Budapest is built on a warren of hot springs, which have played an important part in its history. The Romans erected vast structures around them in the first century AD, while in the 16th century the Turks constructed many bathhouses, some of which are still in use today. The city has a wealth of spas to choose from. The most famous is Gellért bath, which has 13 pools, some beautifully decorated with art nouveau tiles. It is a grand and impressive building, but thefts, rude staff and dirtiness have marred its reputation in recent years. Király bath, built in the 16th century, is perhaps a better choice. Its octagonal pool covered by a dome represents the classic Turkish style. Elsewhere the neo-baroque Széchenyi bath is a majestic complex that is one of the largest in Europe. Its 15 pools range in temperature from 28 to 38°C and contain radium and a host of other nourishing minerals. Széchenyi bath, H-1146 Budapest, Állatkerti krt. 11, Budapest, Hungary (www.szechenyibath.com; 0036-1 363-321). Entry costs $14 (Dh50) per person for two hours or $15 (Dh56) per person for the day.

An hour's drive from Jordan's capital Amman, the Six Senses Spa is part of the Evason Ma'In resort which opened in February this year. Located amid rugged cliffs and pristine waterfalls, the setting is spectacular. It lies 264 metres below sea level, close to the shores of the Dead Sea. Water from the hot springs streams in rivulets down the rocks, creating a near perfect - bordering on clichéd perhaps - representation of a rugged paradisical oasis. If the sight and sound of pure-water cascades is not calming enough, all manner of spa treatments are provided to help you to relax. Scrubs, steam treatments and massages are available in the 10 purpose-built rooms, while other facilities include thermal pools, a steam cave, hammam and a sauna. The spectacular view across the valley towards the Dead Sea, though, is one of the best natural therapies on offer. Evason Ma'in Hot Springs and Six Senses Spa, Jordan (www.sixsenses.com/evason-ma-in; 00962 5 324 5500). A three-night package costs around $687 (Dh2,523) for two people sharing.

About 175km from Auckland on the east coast of the Coromandel Peninsula, the Hot Water Beach is a unique geothermal experience. Set against the backdrop of limestone cliffs, the beach itself is beautiful. As low tide approaches, groups of bathers start digging holes in the sand. They use buckets and spades or their hands. It is a strange sight, reminiscent of some kind of primal ritual or unfathomable natural event, as they proceed to nestle in to the self-scooped pits. They set about relaxing in the hot spring water that seeps up through the sand from two underground fissures. Sometimes the water can get too hot, reaching 64°C on occasions. Fortunately, waves from the incoming tide wash up the beach and dilute the potentially scalding pools. It is a fleeting and delicate balance, which lasts for three or four hours until the tide comes in and waves overwhelm the hollows completely. Hot Water Beach, Nr Whenuakite, Coromandel Peninsula, New Zealand (Tide times available from www.mercurybay.co.nz/activities/hotwaterbeach.php). Entry is free.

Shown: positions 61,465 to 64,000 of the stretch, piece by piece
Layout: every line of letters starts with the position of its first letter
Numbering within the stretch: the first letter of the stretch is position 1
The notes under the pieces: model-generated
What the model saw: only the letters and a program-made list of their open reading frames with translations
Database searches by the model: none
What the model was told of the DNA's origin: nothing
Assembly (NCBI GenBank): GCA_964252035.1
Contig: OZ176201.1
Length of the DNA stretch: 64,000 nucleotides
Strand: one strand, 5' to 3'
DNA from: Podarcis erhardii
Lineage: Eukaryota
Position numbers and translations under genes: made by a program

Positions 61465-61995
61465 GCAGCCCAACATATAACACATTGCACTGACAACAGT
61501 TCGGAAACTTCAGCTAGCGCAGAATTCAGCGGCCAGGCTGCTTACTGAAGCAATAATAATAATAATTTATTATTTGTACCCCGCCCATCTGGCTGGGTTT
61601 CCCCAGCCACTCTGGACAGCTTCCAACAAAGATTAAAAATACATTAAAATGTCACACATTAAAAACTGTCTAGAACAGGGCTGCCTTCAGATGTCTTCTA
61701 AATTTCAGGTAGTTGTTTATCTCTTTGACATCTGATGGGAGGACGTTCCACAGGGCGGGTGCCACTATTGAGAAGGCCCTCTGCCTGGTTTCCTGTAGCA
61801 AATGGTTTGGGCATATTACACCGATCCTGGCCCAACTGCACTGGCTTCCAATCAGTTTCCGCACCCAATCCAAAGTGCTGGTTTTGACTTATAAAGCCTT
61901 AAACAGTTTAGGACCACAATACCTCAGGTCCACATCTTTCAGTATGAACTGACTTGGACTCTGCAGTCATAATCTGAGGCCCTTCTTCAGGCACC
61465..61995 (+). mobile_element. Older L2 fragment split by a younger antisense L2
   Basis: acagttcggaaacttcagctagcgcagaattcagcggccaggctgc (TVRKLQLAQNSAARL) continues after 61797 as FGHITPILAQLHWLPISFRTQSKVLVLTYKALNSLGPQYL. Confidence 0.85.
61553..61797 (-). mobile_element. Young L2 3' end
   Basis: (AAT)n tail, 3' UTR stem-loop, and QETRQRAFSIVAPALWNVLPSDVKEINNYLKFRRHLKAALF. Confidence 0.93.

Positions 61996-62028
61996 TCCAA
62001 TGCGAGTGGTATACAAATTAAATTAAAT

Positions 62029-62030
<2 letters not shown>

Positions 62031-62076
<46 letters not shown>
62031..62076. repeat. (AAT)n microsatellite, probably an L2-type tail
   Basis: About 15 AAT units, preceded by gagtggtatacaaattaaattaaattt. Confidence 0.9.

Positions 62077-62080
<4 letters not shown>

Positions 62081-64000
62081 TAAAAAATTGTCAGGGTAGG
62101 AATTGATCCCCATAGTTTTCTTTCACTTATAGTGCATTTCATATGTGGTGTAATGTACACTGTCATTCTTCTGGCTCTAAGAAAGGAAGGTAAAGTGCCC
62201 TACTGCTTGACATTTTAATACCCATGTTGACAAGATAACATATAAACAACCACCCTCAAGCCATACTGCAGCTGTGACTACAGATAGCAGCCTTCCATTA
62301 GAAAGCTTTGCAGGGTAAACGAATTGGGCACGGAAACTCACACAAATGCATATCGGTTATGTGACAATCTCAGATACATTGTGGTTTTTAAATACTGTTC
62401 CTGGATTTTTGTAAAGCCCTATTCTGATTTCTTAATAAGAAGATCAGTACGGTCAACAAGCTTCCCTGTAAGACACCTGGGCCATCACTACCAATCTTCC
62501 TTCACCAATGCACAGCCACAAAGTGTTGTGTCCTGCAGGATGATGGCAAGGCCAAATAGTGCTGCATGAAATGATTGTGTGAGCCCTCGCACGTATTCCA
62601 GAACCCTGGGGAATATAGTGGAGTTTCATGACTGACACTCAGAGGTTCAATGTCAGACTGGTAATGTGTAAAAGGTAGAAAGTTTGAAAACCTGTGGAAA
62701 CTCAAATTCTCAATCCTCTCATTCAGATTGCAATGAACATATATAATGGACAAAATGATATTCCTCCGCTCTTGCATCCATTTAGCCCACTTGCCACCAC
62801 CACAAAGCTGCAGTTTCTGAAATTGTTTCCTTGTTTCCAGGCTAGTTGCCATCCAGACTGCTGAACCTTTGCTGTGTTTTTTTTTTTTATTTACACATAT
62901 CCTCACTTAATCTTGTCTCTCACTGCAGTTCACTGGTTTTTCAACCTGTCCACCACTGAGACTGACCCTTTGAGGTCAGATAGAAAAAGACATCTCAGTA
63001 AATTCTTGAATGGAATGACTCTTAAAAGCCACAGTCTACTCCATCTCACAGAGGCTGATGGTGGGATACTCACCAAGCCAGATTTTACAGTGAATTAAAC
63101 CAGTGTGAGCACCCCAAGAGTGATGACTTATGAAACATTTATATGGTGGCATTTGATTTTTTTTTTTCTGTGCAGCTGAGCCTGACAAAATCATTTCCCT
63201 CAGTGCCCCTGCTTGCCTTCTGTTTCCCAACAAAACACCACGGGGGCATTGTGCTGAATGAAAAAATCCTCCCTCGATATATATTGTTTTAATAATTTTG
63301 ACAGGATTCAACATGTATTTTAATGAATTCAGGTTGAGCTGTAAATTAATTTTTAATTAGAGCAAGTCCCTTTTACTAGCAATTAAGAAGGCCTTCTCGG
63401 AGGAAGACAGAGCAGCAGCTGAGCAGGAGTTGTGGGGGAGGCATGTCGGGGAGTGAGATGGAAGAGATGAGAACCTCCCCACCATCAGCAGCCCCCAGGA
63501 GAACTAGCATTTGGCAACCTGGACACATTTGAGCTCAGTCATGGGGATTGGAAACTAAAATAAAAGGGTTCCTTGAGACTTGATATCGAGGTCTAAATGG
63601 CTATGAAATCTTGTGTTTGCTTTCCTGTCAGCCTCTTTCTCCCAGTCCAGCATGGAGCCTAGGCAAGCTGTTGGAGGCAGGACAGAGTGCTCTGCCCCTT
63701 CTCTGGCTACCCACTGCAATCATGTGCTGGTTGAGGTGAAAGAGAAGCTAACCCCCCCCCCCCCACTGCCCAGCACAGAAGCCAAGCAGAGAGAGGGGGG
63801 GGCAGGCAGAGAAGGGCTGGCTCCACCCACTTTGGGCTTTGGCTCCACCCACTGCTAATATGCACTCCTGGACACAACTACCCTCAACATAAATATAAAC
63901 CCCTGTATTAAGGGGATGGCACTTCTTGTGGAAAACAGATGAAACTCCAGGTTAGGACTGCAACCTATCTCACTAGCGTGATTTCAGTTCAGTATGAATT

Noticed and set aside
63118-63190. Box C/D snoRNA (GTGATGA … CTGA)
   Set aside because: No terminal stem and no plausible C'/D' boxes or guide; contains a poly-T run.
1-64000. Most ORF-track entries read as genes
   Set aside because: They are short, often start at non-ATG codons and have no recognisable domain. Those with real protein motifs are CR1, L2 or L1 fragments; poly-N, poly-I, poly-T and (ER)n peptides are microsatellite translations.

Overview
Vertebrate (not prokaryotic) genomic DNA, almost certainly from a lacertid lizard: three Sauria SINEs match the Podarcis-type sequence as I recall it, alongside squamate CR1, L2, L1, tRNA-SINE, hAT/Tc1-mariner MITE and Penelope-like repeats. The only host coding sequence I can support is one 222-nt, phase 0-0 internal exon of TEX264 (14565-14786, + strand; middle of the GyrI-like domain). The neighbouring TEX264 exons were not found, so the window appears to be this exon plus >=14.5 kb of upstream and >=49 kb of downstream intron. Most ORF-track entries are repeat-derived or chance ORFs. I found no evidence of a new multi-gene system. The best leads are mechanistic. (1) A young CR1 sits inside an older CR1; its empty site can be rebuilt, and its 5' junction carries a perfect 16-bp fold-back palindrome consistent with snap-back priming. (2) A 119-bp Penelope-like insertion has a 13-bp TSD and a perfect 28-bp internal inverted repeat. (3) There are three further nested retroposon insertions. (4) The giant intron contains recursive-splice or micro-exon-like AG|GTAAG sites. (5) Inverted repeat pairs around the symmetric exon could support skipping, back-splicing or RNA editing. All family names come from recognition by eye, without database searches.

Russian bathhouses have a fearsome reputation. Images of people rolling in snow and jumping into icy lakes segue into others of people hitting themselves with birch twigs. All in all it is not most people's idea of a relaxing time: it seems like something to be endured rather than enjoyed. Yet all of the activities in a banya have a purpose. They are customs which have evolved over hundreds of years to create a quintessential Russian experience. A room with incredibly hot, dry steam makes more sense than getting wet in a predominantly cold climate. After a few minutes in such a furnace, a quick plunge into icy water becomes more appealing. Undoubtedly it is invigorating. The birch twigs - venik - are intended to help improve circulation of the blood around the body. Banya exist in many parts of Russia, from St Petersburg to Siberia. For something refined yet authentic, try Sanduny Baths in Moscow. Sanduny Baths, 14 Neglinnaya, Moscow, 107031, Russia (www.sanduny.ru; 007 495 625-46-33). Entry costs $19 (Dh70) for two hours.

Nestled between the mountains and the sea, Beppu is one of Japan's most famous resorts. Since the 19th century, city dwellers have escaped to this tiny spa town on the mountainous island of Kyushu in the south-west of the country. It is a geothermic hot spot, second only to Yellowstone National Park in the US in terms of the volume of hot water gushing from the ground. The hot springs are in eight distinct areas. Jigoku, literally translated as the "hells", are for gawping only: you can watch mud bubbling up from the ground, often spurting high into the air. Of course, there are plenty of places to have a soak as well. In town, the Takegawara Onsen is a classic bathhouse. Built in 1880, this large wooden building has become a symbol of the town. Further from the centre, Myoban Onsen is a quiet and relaxed, occupying a series of huts with thatched roofs. Takegawara Onsen, 16-23 Motomachi, Beppu, Japan (0081 977 673880). Entry costs $1 (Dh4).

rcarroll@thenational.ae travel@thenational.ae